Generalized Quantifier Theory

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Generalized Quantifier Theory is a logical semantic theory which studies the interpretation of noun phrases and determiners. The formal theory of generalized quantifiers already existed as a part of mathematical logic (Mostowski 1957) and it was implicit in Montague Grammar (Montague 1974), but it has been put to use in its full force in Barwise & Cooper (1981) and Keenan & Stavi (1986), as a framework for the investigation of universal constraints on quantification and inferential patterns concerning quantifiers. It has been applied to explain the distribution of negative polarity items and weak noun phrases and strong noun phrases. Within GQT there are two perspectives on noun phrase interpretation, which are formally equivalent. One perspective focuses on the interpretation of noun phrases as sets of sets (i.e. generalized quantifiers) which take a predicate as their argument; the other approach focuses on the interpretation of determiners as relations between sets. See determiner.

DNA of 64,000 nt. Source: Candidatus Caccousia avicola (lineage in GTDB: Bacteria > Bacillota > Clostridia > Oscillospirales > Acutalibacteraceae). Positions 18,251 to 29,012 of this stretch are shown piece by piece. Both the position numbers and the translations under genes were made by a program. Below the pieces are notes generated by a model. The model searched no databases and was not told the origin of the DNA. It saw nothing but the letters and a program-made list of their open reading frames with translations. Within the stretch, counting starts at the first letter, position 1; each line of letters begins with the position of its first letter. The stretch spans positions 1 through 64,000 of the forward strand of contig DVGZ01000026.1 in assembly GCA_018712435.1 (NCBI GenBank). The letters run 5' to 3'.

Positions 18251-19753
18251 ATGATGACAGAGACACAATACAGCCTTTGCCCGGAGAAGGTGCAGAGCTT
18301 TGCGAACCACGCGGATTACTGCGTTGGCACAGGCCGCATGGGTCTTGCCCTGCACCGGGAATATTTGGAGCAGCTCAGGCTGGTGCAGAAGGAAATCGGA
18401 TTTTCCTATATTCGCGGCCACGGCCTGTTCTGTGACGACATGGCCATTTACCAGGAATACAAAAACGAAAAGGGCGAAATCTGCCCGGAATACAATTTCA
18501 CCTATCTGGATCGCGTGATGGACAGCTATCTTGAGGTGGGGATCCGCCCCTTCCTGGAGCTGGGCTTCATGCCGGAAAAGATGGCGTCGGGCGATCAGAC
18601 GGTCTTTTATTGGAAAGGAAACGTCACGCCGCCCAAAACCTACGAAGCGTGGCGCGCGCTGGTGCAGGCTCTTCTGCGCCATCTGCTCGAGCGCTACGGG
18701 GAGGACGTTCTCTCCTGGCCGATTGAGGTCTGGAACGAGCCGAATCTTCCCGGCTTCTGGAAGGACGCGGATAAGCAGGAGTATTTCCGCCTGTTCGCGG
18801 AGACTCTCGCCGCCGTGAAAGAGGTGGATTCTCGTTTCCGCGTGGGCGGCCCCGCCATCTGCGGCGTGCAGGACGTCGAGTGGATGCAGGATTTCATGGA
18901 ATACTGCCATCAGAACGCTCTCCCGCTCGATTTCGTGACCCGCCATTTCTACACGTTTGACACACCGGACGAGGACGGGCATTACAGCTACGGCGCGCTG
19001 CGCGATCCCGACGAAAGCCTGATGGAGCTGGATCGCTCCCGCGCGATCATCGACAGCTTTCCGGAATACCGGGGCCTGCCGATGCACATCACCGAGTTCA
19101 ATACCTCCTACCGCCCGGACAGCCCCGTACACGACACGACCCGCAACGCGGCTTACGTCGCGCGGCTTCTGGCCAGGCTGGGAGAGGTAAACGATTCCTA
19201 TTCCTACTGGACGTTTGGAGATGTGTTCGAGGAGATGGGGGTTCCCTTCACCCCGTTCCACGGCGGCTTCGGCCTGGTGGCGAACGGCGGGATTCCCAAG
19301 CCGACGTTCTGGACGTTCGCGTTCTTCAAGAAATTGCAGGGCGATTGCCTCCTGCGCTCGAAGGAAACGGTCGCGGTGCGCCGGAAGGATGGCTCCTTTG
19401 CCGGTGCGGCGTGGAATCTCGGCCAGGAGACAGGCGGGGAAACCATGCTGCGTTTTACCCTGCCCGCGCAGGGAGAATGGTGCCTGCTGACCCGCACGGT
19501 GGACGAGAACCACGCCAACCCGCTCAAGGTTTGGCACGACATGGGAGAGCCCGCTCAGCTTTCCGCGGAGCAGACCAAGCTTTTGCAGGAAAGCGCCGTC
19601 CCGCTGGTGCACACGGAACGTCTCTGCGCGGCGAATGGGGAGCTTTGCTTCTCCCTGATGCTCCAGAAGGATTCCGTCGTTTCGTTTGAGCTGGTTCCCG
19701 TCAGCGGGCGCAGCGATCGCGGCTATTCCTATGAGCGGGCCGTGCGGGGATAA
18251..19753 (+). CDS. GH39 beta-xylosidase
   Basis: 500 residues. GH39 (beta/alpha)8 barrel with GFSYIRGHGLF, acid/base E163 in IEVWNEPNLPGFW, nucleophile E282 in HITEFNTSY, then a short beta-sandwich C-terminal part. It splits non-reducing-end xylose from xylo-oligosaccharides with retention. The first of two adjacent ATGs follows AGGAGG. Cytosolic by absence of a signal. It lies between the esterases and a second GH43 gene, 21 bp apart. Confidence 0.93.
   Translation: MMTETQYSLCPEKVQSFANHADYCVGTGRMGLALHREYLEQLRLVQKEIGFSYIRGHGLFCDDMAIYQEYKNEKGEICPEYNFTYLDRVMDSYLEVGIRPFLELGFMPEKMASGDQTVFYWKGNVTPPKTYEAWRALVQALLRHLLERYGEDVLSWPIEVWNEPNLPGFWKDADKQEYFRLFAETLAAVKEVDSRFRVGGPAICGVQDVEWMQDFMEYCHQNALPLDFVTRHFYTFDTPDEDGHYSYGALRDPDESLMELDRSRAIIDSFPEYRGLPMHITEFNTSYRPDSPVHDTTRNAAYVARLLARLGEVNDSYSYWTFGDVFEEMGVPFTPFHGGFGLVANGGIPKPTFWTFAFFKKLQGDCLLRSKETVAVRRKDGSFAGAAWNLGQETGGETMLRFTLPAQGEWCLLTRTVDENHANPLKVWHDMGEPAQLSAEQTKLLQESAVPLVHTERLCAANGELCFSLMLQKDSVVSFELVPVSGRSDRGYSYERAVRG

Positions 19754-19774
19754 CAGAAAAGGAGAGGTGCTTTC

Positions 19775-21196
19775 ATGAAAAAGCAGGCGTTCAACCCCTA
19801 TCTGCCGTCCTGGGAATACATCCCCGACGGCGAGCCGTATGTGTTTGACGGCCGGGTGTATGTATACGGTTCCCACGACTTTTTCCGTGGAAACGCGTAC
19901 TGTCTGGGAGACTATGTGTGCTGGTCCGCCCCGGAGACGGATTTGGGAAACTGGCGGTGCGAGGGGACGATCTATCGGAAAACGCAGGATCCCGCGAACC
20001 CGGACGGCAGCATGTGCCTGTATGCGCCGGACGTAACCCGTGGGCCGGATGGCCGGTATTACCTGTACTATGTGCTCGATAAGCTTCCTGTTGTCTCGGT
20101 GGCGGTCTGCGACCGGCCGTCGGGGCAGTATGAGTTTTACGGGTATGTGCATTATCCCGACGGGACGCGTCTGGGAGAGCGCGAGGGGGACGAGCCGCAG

Utrecht Lexicon of Linguistics


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  • Gamut, L.T.F. 1991. Logic, language, and meaning, Univ. of Chicago Press, Chicago.
  • Keenan, E.L. and J. Stavi 1986. A semantic characterization of natural language determiners, Linguistics and Philosophy, pp.253-326
  • Montague, R. 1974. Formal philosophy: selected papers of Richard Montague, edited and with an introduction by Richmond H. Thomason, Yale University Press, New Haven
  • Mostowski,A. 1957. On a Generalization of Quantifiers, Fund. Math.44, 12-36
  • Partee, B.H., A. ter Meulen, and R. Wall 1990. Mathematical Methods in Linguistics, Kluwer:Dordrecht